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8 Classic Vegetarian Asian Recipes To Try This Week

Vegan dan dan noodles

We’re huge fans of plant-based Asian foods here at immi, whether they’re simply vegetarian versions of traditionally meat-inclusive recipes or authentic vegetarian dishes. In terms of flavor, there’s nothing that plant-based ingredients can’t do or surpass. And this list of delicious vegetarian Asian dishes will remind any devoted Asian foods lover that the range of yum crosses generously into meat-free dishes. 

Korean braised potatoes - gamja jorim

Gamja Jorim 

It seems that every culture has their town take on the humble potato, and this might be one of my favorite Korean ones. Essentially, gamja jorim is a braised potato dish that combines sliced potatoes, carrots, onions, and chili peppers, and tosses them in a delectable, slightly sweet soy sauce. It may sound like an underwhelming meal, but we all know what happens when we combine soy sauce with literally any other sweet ingredient: An irresistible flavor combination. Many other food classics we love lean on this sweet and savory pairing, from PB&Js to chicken and waffles. If those food comparisons aren’t enough to convince you to try this vegetarian Korean recipe tonight, just consider that you probably already have all the ingredients you need to make it right in your fridge. 

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Nasu Dengaku

Nasu Dengaku 

Eggplant is one of the most versatile vegetables out there — in one dish, it can be crunchy and smoky, and in another it’s soft and pasta-like (eggplant parmigiana, anyone?). In this Japanese iteration, eggplant is traditionally sliced in half, scored, and cooked over a fire. More often, though, it’s panfried, deep fried, or oven roasted. It’s then brushed with a sweet and savory miso glaze that lends the whole dish a smoky, sweet, and nutty flavor. You’d be surprised by how much eggplant you can consume in one sitting when prepared in this way. This vegetarian dish is often served as a side dish at an izakaya, but who’s to say you can’t make it your main meal by just pairing with a steaming bowl of rice?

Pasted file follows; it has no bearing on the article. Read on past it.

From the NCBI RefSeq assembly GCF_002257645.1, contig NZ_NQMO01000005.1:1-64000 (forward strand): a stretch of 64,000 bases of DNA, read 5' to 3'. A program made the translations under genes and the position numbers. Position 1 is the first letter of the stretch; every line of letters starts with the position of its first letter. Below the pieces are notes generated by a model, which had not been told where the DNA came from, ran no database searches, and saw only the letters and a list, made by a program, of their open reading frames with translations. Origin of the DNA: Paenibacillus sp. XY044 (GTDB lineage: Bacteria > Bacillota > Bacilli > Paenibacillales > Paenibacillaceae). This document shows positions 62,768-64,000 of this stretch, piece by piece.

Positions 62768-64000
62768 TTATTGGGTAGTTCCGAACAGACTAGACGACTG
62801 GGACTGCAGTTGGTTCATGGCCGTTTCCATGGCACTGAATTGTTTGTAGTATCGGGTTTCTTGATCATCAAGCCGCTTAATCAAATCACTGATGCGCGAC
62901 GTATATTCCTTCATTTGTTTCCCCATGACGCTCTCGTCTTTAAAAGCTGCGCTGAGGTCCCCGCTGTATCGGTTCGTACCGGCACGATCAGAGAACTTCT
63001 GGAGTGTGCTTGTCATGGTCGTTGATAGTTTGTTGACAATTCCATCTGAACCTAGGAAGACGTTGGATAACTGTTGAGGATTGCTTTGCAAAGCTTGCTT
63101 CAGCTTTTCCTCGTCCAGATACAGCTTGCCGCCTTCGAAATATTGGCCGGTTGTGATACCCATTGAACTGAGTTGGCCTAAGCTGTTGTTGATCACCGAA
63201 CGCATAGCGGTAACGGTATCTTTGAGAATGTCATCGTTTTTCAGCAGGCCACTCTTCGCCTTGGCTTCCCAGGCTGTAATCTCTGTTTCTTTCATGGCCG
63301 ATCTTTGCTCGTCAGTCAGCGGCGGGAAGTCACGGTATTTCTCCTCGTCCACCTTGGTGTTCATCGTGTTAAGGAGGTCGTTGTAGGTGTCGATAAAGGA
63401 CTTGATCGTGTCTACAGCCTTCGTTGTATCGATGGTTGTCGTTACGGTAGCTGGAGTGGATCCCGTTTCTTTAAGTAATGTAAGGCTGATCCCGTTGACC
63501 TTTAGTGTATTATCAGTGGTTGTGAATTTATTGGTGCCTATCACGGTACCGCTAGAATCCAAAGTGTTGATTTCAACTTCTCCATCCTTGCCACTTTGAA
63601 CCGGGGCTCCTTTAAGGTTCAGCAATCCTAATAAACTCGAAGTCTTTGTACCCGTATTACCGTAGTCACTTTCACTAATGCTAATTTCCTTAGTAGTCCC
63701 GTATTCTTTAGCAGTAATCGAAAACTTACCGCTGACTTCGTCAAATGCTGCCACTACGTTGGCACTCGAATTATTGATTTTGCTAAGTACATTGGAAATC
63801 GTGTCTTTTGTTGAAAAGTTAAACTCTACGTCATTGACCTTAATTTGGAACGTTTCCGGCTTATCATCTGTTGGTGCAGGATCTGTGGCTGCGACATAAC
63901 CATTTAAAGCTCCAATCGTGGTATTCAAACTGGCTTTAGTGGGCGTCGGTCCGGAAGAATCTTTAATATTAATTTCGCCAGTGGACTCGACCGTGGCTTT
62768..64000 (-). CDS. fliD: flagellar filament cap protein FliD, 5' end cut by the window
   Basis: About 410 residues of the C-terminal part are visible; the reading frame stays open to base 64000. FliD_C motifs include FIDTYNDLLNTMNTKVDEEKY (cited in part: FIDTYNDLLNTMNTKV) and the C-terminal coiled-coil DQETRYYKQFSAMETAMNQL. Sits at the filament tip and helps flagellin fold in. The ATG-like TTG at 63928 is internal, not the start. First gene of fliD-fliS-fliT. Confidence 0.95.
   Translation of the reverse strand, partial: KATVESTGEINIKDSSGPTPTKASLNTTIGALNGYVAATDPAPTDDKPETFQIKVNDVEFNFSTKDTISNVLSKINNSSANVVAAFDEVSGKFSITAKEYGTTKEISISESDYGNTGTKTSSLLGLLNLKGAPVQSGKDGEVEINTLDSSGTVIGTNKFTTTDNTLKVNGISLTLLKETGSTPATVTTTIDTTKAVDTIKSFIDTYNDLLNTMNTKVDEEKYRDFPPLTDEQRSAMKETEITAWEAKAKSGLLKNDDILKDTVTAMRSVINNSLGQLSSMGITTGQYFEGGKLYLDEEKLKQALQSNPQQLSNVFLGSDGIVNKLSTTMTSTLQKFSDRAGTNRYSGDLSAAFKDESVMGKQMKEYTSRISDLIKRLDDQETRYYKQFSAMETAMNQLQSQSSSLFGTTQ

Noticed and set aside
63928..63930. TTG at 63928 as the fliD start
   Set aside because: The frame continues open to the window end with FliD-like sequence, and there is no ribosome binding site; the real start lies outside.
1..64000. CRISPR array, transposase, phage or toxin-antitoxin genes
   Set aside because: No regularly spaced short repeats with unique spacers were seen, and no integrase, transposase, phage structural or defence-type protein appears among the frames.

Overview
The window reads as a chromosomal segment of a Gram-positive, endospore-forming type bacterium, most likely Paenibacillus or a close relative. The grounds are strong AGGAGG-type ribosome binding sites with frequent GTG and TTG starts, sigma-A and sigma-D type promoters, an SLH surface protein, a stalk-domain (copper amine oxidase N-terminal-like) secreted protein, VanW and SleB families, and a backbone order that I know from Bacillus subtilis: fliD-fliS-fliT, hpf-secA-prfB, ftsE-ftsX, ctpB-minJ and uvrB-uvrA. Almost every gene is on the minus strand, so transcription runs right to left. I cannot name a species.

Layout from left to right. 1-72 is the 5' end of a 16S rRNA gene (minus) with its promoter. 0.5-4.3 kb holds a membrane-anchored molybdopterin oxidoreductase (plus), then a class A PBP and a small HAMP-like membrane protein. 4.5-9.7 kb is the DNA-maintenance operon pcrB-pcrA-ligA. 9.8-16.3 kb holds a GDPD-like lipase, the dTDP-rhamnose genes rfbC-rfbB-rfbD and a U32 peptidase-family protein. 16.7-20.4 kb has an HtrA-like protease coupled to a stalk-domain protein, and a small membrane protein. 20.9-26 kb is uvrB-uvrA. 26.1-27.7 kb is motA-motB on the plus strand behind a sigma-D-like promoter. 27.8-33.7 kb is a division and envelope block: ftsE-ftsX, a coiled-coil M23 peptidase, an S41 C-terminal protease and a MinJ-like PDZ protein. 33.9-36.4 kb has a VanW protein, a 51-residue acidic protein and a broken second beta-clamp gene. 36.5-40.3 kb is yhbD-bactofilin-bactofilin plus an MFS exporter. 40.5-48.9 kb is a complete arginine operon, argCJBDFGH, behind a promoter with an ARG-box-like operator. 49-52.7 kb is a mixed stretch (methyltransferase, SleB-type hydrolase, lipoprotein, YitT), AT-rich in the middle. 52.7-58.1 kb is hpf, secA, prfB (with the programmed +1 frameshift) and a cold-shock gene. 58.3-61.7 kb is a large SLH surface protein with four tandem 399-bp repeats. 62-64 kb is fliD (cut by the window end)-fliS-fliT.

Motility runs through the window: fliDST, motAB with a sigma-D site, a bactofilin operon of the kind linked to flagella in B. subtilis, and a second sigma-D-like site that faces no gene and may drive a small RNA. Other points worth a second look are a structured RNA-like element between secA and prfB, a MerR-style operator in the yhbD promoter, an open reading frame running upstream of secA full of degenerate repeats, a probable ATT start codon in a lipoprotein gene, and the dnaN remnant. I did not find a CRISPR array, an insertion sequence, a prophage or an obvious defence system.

Cong you bing

Cong You Bing 

These crispy, flaky scallion pancakes are ideally savored from any one of Taiwan’s street vendors, but they’re easy enough to make them at home. The dough comes together with just flour, water, and cooking oil, and later, an addition of a lard-ey, scallion-filled flour paste that eventually lends the pancake its flaky and savory texture. You can eat it with a dipping sauce, or even wrapped around cheese, eggs, or other ingredients. If you want to go crazy, try it with any one of the other crazy delicious Asian sauces we love.

Rajma masala

Rajma Masala

Every time I think I’m done discovering new recipes based on tomatoes and onions, the internet reminds me of another dish that tops the last. Enter: Rajma Masala, a kidney beans curry hugely popular in North India and Nepal that’s made with a generous helping of kidney beans, tomatoes, onions, and various spices that create a deep and layered flavor. A well-prepared curry will have beans that seem to melt in your mouth. Fun fact: Though popular in Asian, rajma masala is actually a product of colonial trade. Kidney bears were first brought to India by Portuguese traders from Mexico. Their extremely nutrient-dense properties — which make them an excellent choice of dinner food — also made them ideal for long journeys across the sea.